Grace and sin and glory and unholy hands touching me and sunsets so gorgeous they make my throat hurt, and cruelty so ugly it makes my whole body throb with shame and anger.

A constant sense of wanting something unnamable, and seeking it within the glass-stained confines of the building whose mysteries surely weren't meant for the likes of me--but still I braved my weekly entrance, certain that some word of Scripture would embrace me, even me, in ways that nothing else ever did, assuring me of my place in the Creator's master plan.

I miss attending church. Now that I have my car back I can go whenever I want to. The deliciousness of this realization washes over me, compels me to look up local churches on the Internet.

I will go, I will return back to what was once a weekly solace, a necessary solace for a redheaded stepchild who only wanted to be loved and valued.



Loneliness and Needs

I'm lonely.

Because this is so the subject of loneliness has been on my mind recently. Before I explore the nuances of loneliness, I want to figure out something that's bothered me for quite some time.

For years my son who has brain injuries has been visiting me on the weekends. Sometimes I take him to Subway because that's what he's craving for lunch. He sells one of his video games, and then uses the money to buy lunch for himself, and one of his brothers.

I've watched as time after time he's come out of Subway carrying two sandwiches, one for him and one for his brother. There have been times I would have loved a sandwich too, though Subway isn't my favorite place to eat. But I've been hungry enough to where even one of their sandwiches sounds good.

One day, as I watched T and his brother wolfing down their sandwiches, I couldn't hold back.

"Why do you always get your brother a sandwich?" I asked.

T said, "Because he's my brother and I don't want him to go hungry."

He went back to eating while I mulled that over.

"Okay, that makes sense, but what about me?"

"What about you?"

"What if I'm hungry too!"

This came out of me in a rush of hot words, indignant on my own behalf. How could he ignore my needs time after time, and see only his brother's?

"Oh," he said, "I didn't think of that. Do you want half of mine?"

Instantly I felt guilty for making him feel bad, for that wasn't my intention. I wasn't even sure what I meant to say to him, but surely something beyond the simple assertion that I might be hungry too.

I've given all of this a lot of thought because it's created a lot of confusion mentally, and emotionally. On one hand I know that T loves me dearly. He wouldn't deliberately do something that would make me feel bad. And yet . . . how do I reconcile his love for me with the way in which he consistently overlooks my needs?

As I ponder the subject of needs I am instantly focused on my childhood, for surely in that land of trauma and sorrow I was taught that my needs--if they existed at all--were selfish and insignificant. It wasn't made clear to me what to do with the needs that I couldn't help feeling, except that I was not to burden others with them. I wasn't to speak of them or assert them in any manner. I was to demur, always, to my stepfather, then my mother, and then my younger siblings. I was low man on the totem pole, and if any of my needs that went beyond a roof over my head and food on the table were met, it was always a fluke.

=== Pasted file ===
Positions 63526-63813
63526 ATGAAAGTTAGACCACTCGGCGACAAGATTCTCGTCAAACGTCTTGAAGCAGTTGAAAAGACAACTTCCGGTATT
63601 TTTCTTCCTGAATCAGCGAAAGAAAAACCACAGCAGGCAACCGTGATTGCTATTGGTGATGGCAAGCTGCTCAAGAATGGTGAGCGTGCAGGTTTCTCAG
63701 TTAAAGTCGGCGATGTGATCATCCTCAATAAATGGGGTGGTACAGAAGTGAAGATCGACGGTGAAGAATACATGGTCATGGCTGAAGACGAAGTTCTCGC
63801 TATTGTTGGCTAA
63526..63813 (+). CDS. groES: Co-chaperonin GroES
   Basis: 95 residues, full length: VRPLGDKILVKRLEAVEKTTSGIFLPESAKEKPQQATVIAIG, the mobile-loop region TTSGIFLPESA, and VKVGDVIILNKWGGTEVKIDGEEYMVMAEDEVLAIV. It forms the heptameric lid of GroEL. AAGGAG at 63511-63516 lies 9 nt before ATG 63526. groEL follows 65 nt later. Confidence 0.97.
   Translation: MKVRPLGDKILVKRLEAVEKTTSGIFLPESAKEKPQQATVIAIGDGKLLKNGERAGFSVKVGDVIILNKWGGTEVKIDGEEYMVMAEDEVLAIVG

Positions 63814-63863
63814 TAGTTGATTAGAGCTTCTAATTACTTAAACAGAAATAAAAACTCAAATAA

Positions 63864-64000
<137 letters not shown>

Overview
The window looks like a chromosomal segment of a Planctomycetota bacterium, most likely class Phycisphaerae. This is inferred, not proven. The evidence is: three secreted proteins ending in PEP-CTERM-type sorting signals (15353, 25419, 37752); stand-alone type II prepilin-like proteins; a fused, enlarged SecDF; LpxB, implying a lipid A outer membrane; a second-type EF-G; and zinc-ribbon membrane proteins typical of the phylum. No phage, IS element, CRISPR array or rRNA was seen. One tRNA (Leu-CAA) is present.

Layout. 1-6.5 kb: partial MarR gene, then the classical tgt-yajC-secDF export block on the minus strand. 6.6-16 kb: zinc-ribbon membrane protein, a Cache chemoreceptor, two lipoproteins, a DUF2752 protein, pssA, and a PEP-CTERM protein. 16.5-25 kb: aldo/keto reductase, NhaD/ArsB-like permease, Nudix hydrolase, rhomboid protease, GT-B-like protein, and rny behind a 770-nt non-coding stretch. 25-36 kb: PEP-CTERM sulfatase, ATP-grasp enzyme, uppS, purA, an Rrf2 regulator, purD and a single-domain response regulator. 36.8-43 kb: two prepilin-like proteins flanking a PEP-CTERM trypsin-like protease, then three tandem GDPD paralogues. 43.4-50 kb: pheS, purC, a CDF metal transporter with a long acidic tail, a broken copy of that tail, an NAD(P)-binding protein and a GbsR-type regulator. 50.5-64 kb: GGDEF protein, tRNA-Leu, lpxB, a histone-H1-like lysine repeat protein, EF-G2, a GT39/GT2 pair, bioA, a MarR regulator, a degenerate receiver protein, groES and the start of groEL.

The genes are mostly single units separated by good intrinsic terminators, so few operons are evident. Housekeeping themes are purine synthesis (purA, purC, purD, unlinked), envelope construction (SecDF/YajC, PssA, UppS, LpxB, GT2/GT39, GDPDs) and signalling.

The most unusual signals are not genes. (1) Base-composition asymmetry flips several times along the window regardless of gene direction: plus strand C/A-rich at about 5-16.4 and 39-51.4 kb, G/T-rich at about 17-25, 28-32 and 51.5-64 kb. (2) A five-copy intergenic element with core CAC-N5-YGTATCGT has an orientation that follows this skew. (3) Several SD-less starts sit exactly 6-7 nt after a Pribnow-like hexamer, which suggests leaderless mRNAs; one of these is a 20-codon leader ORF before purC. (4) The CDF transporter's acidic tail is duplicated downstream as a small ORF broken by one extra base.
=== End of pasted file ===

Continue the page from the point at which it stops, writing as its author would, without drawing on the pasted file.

Light dawned on me as I considered all of this. As a child I became an expert at erasing myself. I existed to serve others, and it's clear to me that this extended years later to my years spent raising 5 sons. I didn't spoil them, but I also didn't make clear to them that even their mother has needs that should be considered. How could I? I'd forgotten myself that this was so.

T never offered to buy me lunch because I've come across all his life as being self-sufficient. He's not selfish, he simply didn't have any way of knowing that I wanted to be included in his generosity.

So what has my loneliness got to do with any of this? Suddenly it is so very clear to me that it's a sign that a huge need isn't being met. Because I'm such an expert at hiding my needs that even one of my sons doesn't recognize that I too might like a sandwich, my need for human companionship has simmered on the back burner, as ignored as a redheaded stepchild.

I feel a lack of emotional connection most when I experience something--the reading of an emotionally stimulating novel, or watching an uplifting movie--and there is no one to discuss it with afterwards. The necessity of stifling my needs has created a degree of solitude I believe to be unhealthy. I've always enjoyed my own company, but when taken to an excess being solitary begins to wither the affections and heart.

I've felt something was off for quite some time; it feels rather silly to say it's simply that I'm lonely! I wonder how bad loneliness must get before it turns into a kind of soul rot?

I think a first step for me is to be more vocal with my needs when they arise, and when appropriate. There is nothing wrong with letting my son know that I'd like to be in the loop too. I don't really have to wait until indignation compels an angry outburst. I can speak the truth calmly in a non-confrontational manner.

What a delicious realization! I not only have the freedom (if only I'll take it) to express my needs, but I can do so without making others somehow to blame for those needs not being met sooner. I can speak up on my own behalf--and it doesn't have to be in the abusive manner of my childhood abuser.